There is the usual excitement following the acquisition of the hire car with driving on the funny side of the road in a funny car with funny laws. I forgot to put my headlights on. No-one seemed much fussed. I also pulled part of the plastic dashboard off in an attempt to put the handbrake on. When to turn at lights? Apparently you can right turn when you please. I've yet to have this officially confirmed. Part of the wonderful rich tapestry of travelling.
The supermarket. One of the best holiday excursions. A true indicator of a country. A frantic search for the funniest biggest items we can find. That's a good game. America is utterly super sized with gallons of milk and portions bigger than you've ever seen. Pricing is funny. Eggs cost nothing but deodorant that's a virtual luxury.
I love it. I want to sit and soak it all up. The funny accents (even my families own attempts), the food super sized and unusual, the customs (they are so jolly and nice). I like to think I could ever tire of it all.
So what does a non-sailing holiday hold? Swimming and lots of it, followed by water slides and thrilling rides. We are all mild adrenaline junkies at heart. Dress it up how you like but it's all the same. Do you think there's no pecking order over who was the bravest, fastest, best? You can't have met my family. I've been involved in underwater breath-holding contests, races down waterslides (the kids haven't learnt the heaviest wins yet) and who is the bravest on the crazy rides.
We are only a short way into our American Adventure but we are fully immersed. Freddie wished the supermarket assistant a 'Good Day' in a perfect American accent and I have a very smooth bottom from the waterslides.
I am so looking forward to the next 10 days. I'm hoping for minimal wildlife encounters (mainly snakes) and I'll be sure to be purchasing the local products both good and bad.
My inability to say no often catches me out. So when Rich suggested we take the Olton Mere Youth to the Draycote Laser Open in October, I wholeheartedly agreed it was a brilliant idea.
Then Rich started asking the adults to join in the club outing. Great. Then he asked me.
I had 12 weeks. That's totally ages to learn how to sail a Laser. Isn't it? As a family we have 2 Lasers, one decent, one not so. My eldest Son quite rightly gets first dibs on the decent one which leaves me with the ropey one. The ropey one leaks, has a selection of slugs and snails living on it, has a very special outhaul and downhaul all in one system and is really embarrassingly filthy.
I tried several times to protest that the boat wasn't suitable. The only reply back was that my son has sailed it really rather successfully and to quite frankly, be quiet.
I decided I would give it a wash before we left and remove some of the farmyard animals living on it. My day however didn't quite pan out how I'd hoped and I ended up with 40 minutes to wash and load the boats onto the road trailers. I arrived at the Mere to find the trailer allocated didn't have a jockey wheel and was eye wateringly heavy to drag. That coupled with the discovery that the decent lasers trolley had 2 flat wheels and was broken didn't help matters. Finally, the trolley was too large for the road trailer and I'd forgotten all the ties to tie it to the trailer. A proper useless disaster. Many other families arrived and loaded their boats onto their lovely working trailers and I burst into tears. Big fat tears. I was totally and utterly hopeless and had failed my son.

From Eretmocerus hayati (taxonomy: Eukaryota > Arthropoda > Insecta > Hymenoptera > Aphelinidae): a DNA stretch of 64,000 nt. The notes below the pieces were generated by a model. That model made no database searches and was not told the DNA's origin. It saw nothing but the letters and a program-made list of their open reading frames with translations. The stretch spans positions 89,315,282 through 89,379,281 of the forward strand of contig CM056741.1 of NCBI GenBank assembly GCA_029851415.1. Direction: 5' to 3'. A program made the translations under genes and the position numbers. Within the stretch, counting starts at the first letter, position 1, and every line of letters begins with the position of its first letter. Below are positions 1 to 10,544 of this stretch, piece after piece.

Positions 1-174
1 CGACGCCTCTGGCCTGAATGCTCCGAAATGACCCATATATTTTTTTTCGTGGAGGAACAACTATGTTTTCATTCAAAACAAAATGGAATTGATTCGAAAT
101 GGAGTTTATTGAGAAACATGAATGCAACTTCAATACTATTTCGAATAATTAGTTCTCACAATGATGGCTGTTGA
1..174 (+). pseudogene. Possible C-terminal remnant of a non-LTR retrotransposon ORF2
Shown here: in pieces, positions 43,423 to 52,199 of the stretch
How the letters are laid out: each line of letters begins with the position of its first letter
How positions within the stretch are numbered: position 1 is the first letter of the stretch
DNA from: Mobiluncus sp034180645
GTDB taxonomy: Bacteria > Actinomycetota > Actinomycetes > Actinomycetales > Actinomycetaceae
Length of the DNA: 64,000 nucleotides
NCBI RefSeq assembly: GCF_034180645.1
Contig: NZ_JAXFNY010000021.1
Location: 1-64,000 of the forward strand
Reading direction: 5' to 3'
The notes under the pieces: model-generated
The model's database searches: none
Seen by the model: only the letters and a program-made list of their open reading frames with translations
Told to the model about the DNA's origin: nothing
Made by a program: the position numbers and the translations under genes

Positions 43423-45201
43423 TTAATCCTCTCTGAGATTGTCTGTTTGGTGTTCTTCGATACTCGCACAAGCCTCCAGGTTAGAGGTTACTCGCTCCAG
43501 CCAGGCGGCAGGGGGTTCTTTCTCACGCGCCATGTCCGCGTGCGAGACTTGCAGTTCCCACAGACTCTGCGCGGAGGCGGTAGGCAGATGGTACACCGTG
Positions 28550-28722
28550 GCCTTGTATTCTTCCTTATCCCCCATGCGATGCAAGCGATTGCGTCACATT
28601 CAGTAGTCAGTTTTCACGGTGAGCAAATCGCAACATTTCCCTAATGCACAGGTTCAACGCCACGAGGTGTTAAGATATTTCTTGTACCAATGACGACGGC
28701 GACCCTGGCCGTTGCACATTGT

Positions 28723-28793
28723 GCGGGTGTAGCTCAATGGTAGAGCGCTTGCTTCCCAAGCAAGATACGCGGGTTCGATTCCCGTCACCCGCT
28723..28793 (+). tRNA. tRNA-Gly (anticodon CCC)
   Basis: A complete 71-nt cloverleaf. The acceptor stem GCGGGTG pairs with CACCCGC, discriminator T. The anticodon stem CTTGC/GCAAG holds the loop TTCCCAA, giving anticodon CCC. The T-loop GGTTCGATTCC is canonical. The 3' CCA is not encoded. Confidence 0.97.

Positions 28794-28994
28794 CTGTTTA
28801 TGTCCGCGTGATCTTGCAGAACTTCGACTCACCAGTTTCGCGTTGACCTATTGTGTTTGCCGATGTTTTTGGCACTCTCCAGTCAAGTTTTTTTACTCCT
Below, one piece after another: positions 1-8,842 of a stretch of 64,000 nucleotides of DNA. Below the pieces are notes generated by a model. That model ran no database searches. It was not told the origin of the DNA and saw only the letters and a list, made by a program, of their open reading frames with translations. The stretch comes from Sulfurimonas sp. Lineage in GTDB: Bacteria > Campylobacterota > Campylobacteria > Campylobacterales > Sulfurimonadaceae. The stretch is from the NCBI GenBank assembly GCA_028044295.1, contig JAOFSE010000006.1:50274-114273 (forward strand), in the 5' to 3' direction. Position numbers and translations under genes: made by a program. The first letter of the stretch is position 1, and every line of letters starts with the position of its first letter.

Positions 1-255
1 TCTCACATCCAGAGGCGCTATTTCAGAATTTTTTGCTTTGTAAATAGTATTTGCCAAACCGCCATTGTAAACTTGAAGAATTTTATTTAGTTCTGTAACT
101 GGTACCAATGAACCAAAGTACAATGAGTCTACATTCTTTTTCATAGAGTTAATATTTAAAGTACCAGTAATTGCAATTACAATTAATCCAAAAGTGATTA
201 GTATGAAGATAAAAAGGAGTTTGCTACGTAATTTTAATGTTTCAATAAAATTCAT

I found my friday night friends and they comforted me with a big gin whilst dear Rich quietly sorted the trailer situation and Ed tied the boats on the next morning.
We arrived at Draycote the place was buzzing. 14 of us travelled there making the total open count to 38. We rigged our boats, listened to the briefing and set off on the water.
Just before I left, Rich enquired if I remembered to take any water with me, something I constantly hound my own children to do. No, I replied meekly and he shoved a bottle into my hand. It started to rain quite heavily as we waited for the race to start. Then, to add to my joy, my boat started to leak and fill with water. Hmmm, I thought, clearly the ropey boat was properly ropey. I waved to the safety boat and summoned them over. "Excuse me I said, my boat is leaking". "Really?" Came the reply. "If you sink we will come and save you.".
Ok, so I was on my own with this one. Think, Jane, Think. Yes the water bottle. I took a quick swig, then poured the rest away. I then proudly used it as a bailer. I figured I could bail as quickly as I was filling up. Ben Ainslie can, so why can't I? I made the start line bailing furiously, announcing to anyone who would listen that my boat was sinking. As the race started I focused less on the bailing and more on the racing. The rain subsided as did my leaking boat. I realised my stupidity, it wasn't leaking but merely filling up with rain water. How silly did I feel.
The rest of the day passed without incident, save for the rookie errors in failing to spot a ridiculous bias on the line. We had wonderful camaraderie on the water, it was a real treat to sail together with all our OMSC friends and ones we'd made on the water. I came 6th overall. Totally and utterly delighted. Olton Mere had some cracking results of 1st, 2nd and 3rds but more importantly everyone had achieved and we'd been a wonderful team.
We regrouped back at the Mere for Fish and Chip celebrations and birthday cakes made by the very talented Gill. We shared stories and laughed, a world away from the tears of 24hrs previously.